Suarapapua.com, local online media site based in Jayapura, also reported on July 22nd that Papuan communities (including governors, The
United Liberations Movement for West Papua, churches, women, youth groups and West Papuan armed resistance group TPNPB)
have united to reject the extension of the special autonomy. 
Catholic Pastor Alberto John Bunay, leader of 57 Papuan Indigenous Pastors from five dioceses in the land of Papua, also
has strongly rejected Jakarta’s insistence on fixing West Papua’s issues with the special autonomy band-aid and called
for a referendum of independence. 
He stated that Jakarta must engage in dialogue with the ULMWP, a united political body who have been, with the help of
the Vanuatu people and government, revitalising the Papuan’s political identity in international forums such as MSG,
PIF, ACP, and the UN human rights council. 
The momentum in West Papua is building and tensions between Papuans and Jakarta elites are high as the special autonomy
given to Papuans twenty years ago is about to come to an end.
Indonesian Chief Security Minister stated in The Jakarta Globe that elites in Jakarta are strategizing to continue to provide a special autonomy fund for Papua while preparing a new
law to extend it.
Victor Yeimo, National Committee of West Papua (KNPB) spokesperson stated that “Papuans are the ones who should get to
determine whether they want a second phase of special autonomy or independence” but Jakarta continues to propose and
discuss the bill without discussing it with any Papuans. 
Benny Wenda, the chairman of ULMWP has warned that under this so called “special autonomy” Papuans will be further
marginalised and killed. 
There is no indication that Papuan’s will be satisfied with Jakarta’s strategies. Considering the demands for a
referendum on independence, Jokowi’s handling of the welfare approach will most likely be met with massive protests,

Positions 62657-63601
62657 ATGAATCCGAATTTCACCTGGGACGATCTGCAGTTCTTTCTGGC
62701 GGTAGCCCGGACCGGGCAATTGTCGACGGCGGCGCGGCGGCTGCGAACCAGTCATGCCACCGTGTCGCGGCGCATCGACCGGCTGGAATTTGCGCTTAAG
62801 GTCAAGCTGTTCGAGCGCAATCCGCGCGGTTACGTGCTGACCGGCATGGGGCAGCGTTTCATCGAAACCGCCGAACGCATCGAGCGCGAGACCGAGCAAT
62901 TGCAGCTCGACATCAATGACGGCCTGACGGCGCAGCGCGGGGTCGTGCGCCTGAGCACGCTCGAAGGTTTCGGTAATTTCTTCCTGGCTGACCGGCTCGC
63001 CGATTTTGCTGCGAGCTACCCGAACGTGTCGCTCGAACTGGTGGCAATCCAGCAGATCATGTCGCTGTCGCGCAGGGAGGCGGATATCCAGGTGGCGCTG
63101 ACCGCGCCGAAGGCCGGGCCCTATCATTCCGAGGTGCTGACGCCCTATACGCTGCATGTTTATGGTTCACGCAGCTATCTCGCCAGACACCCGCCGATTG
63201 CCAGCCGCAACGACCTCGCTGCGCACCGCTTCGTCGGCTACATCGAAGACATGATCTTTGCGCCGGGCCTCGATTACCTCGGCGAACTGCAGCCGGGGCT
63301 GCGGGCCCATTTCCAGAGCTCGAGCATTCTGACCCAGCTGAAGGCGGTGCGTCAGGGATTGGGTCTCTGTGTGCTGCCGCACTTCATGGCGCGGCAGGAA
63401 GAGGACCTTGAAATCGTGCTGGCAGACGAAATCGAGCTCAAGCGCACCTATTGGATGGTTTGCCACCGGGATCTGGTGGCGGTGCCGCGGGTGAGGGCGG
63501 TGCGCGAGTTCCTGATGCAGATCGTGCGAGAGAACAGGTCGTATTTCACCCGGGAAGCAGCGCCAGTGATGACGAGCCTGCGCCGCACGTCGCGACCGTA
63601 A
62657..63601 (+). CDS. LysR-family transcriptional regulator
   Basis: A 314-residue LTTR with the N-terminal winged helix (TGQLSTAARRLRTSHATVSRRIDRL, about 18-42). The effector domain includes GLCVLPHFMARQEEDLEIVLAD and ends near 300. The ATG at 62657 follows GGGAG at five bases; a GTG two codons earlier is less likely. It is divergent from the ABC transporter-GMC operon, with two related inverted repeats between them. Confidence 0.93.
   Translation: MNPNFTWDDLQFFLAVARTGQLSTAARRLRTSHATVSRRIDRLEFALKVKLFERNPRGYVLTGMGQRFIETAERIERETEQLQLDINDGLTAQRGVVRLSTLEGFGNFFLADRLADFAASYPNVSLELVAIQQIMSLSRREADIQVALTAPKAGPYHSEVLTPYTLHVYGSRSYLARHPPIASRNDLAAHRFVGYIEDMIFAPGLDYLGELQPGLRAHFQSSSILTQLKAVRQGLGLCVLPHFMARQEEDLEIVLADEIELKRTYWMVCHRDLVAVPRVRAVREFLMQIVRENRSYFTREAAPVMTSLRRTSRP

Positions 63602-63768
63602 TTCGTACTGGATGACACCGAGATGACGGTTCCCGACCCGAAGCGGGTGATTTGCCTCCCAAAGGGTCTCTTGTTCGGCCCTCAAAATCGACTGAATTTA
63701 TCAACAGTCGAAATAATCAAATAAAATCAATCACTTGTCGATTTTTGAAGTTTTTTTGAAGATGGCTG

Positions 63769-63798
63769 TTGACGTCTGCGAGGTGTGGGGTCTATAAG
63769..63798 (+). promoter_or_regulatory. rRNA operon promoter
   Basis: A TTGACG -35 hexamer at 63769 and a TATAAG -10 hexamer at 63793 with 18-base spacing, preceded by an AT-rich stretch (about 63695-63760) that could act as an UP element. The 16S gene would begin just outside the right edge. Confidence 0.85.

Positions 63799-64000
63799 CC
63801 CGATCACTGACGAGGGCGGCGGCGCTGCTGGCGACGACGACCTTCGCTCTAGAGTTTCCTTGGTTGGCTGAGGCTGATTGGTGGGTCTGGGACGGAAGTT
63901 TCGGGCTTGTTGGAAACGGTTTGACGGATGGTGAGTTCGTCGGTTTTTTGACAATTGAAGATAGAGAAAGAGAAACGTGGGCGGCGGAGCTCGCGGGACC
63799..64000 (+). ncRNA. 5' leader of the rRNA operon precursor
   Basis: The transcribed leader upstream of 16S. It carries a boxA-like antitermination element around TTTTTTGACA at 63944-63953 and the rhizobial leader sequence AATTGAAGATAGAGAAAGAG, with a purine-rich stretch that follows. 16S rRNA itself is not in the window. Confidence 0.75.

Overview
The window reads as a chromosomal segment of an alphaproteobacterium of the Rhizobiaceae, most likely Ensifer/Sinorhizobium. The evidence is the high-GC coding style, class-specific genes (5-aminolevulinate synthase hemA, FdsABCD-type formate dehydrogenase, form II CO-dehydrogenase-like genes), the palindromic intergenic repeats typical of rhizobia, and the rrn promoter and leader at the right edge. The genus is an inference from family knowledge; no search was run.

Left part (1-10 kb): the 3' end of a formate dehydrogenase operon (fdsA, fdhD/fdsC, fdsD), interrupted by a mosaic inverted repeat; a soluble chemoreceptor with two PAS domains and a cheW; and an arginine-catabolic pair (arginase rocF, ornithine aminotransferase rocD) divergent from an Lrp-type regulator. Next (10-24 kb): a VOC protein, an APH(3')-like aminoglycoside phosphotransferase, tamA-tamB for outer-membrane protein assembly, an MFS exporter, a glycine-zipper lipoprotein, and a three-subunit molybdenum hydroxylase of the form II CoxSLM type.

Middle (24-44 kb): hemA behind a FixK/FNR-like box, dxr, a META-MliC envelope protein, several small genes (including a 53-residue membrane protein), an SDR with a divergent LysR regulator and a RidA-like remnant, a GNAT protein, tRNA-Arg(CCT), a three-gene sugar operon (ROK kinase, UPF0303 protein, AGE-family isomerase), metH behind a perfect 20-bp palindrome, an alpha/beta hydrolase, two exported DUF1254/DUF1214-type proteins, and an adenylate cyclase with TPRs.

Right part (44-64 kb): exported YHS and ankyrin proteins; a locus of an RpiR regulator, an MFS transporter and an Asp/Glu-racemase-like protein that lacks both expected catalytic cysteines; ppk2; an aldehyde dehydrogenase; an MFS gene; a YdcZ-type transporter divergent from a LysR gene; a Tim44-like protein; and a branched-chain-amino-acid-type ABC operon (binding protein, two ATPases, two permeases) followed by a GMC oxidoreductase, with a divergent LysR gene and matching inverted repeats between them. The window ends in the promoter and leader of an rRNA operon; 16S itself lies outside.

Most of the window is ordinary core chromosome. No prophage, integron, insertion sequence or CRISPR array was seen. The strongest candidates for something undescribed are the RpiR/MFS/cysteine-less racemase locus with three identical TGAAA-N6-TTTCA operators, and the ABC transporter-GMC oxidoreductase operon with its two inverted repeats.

with high propensity for tensions to turn violent and result in many deaths among Papuans as they fight against their
oppressors. I say this because on July 18th, amidst the welfare-approach announcement, the Indonesian military shot dead
a Papuan father and son, Elias Karungu and Selu Karungu – two displaced refugees in their own homeland, victims of
military corruption and excessive use of force. This occurred in the Nduga region, one of the most protracted
According to the head of the military regional command III, Colonel Gusti Nyoman Suriastawa, the killing was justified.
He stated in a Tempo Jakarta report on July 22nd that Elias Karungu and Selu Karungu were part of a separatist armed group led by Egianus Kogoya. The
evidence used to prove their justifications was a revolver pistol, a mobile phone, a machete, and some cash. How can
such claims be verified by an independent body in a region renowned for its tightly controlled, militarised zones, where
any foreign journalists are banned from entering?
Jakarta seems confused and unable to distinguish between two conflicting instructions given to them by their own
presidential office. One instruction, as announced by Pramodhawardani, is for a welfare approach, endorsed by President
Jokowi. A second instruction, according to the Papuan Legal Aid Institute (LBH) as reported by Budi Sutrisno from The Jakarta Post, comes from President Jokowi, who “gave the green light to hunt down Papuans” and consider them to be “armed separatist